Text messaging promises cheap, effective delivery of health information--in Africa


If you want to see the true potential of mobile healthcare, look east. Not as far as high-tech countries like Japan or South Korea, and further south than post-industrial Europe. Yes, once again, I'm talking about Africa.

Last week, a regional health minister in South Africa touted mobile technology as a means of "first-class, real-time" service delivery in numerous industries, including healthcare.

Meanwhile, the Grameen Foundation, supported by Grameen Bank, the "microlender" that helped founder Muhammad Yunus capture the 2006 Nobel Peace Prize, unveiled the first fruits of a project called AppLab. The foundation, which has its technology center in Seattle, worked with Google to launch a suite of mobile applications aimed at farmers, starting in Uganda. The group of five apps, based on Google SMS Search technology, includes one for sexual and reproductive health information and another to help users find local clinics and other health services. According to the Seattle Times, users simply send a text message with their query and receive an automated response from the Google database.

The program kicked off in Uganda, but the Internet search giant apparently has plans to spread the services across East Africa.

Coincidentally, the United Nations is in the midst of a 10-day effort in Uganda to send health-related text messages to 10,000 people in the city of Jinja. Medical News Today reports that the program, called "Texting4Health," invites those contacted to take a short health quiz via SMS, with no messaging charges for the user, as part of a public health information campaign.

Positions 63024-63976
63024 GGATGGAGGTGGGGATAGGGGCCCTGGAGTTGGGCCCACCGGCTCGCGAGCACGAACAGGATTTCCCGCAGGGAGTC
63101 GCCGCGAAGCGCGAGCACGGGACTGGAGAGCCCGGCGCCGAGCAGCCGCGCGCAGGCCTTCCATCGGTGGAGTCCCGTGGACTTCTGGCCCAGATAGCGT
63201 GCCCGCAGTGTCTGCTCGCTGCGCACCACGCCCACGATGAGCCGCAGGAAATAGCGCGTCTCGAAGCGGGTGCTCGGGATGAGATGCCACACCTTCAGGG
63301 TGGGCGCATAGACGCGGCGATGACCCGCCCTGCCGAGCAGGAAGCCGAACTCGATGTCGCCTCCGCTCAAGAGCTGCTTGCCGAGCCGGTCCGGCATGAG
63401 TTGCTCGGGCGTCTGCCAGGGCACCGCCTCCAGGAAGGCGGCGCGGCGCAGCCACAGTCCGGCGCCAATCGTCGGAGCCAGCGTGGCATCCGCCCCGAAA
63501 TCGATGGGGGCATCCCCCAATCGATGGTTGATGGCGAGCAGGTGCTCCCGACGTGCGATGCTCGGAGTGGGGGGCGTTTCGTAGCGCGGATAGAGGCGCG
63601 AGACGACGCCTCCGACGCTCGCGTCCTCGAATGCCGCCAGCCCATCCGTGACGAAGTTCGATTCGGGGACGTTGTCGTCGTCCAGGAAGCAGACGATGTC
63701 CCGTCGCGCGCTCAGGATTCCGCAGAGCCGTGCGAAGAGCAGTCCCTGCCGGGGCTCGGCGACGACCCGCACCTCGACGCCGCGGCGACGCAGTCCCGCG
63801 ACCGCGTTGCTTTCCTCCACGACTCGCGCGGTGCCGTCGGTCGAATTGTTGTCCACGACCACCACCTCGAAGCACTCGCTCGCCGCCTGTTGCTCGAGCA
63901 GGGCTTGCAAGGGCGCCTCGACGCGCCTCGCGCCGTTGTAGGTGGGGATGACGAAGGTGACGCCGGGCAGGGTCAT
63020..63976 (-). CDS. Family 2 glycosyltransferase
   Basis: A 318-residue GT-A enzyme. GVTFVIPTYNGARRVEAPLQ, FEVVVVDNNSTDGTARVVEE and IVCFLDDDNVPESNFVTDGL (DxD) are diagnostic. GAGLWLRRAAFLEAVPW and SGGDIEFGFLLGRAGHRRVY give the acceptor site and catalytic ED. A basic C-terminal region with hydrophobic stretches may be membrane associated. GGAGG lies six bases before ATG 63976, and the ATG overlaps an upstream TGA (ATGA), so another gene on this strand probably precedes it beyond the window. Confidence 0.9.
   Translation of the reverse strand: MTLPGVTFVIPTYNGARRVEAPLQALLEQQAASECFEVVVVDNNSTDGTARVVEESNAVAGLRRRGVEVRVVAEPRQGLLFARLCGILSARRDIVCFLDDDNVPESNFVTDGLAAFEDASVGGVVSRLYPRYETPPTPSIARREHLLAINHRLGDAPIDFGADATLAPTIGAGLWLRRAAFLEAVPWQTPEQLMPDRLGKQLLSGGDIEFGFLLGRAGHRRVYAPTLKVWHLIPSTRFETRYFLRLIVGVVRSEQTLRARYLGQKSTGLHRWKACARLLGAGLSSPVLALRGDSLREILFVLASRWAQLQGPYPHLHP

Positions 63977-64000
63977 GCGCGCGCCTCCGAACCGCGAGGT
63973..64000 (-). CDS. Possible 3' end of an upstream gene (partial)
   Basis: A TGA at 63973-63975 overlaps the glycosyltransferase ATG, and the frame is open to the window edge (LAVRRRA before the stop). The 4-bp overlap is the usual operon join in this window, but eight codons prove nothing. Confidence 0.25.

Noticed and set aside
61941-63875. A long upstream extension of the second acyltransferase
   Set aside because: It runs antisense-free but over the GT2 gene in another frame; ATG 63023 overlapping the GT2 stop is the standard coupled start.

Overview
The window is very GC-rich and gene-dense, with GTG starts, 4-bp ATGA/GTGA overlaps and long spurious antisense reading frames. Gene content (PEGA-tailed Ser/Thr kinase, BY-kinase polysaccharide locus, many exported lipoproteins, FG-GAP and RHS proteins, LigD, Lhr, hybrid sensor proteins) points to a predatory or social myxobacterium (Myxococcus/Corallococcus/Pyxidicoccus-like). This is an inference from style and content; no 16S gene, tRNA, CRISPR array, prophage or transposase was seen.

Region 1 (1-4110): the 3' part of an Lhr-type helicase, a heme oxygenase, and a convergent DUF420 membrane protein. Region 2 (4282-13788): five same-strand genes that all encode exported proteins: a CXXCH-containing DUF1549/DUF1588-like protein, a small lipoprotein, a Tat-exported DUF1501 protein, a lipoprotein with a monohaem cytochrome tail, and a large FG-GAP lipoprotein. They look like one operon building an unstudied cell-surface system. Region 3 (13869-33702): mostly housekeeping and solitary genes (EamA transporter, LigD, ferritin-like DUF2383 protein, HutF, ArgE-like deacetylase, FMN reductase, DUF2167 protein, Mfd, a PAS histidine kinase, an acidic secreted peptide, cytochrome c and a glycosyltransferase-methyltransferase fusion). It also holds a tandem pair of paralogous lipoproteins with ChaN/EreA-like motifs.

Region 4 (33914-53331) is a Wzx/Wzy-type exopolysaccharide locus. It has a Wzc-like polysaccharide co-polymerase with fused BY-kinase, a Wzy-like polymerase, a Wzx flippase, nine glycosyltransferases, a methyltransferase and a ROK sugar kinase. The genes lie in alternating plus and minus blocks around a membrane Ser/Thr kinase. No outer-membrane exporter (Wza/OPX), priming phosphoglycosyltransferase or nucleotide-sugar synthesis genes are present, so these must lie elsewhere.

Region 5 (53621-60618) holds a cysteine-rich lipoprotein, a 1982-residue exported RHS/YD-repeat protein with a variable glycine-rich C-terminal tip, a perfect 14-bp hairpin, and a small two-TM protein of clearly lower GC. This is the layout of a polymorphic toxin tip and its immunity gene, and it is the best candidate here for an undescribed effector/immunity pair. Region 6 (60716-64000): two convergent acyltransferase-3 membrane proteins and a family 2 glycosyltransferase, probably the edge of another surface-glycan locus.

Meanwhile, FrontlineSMS, a British project that provides free, open-source software for sending, receiving and routing text messages, wrapped up a six-month pilot test of its FrontlineSMSMedic technology in Malawi that provided emergency care to 150 patients, and saved health workers somewhere in the neighborhood of 1,000 hours in travel time, IntoMobile reports.

Not bad for a bunch of "low-resource" societies, no? Would it be too much to ask for the richest country in the world to embrace such a simple method of promoting and monitoring health? - Neil

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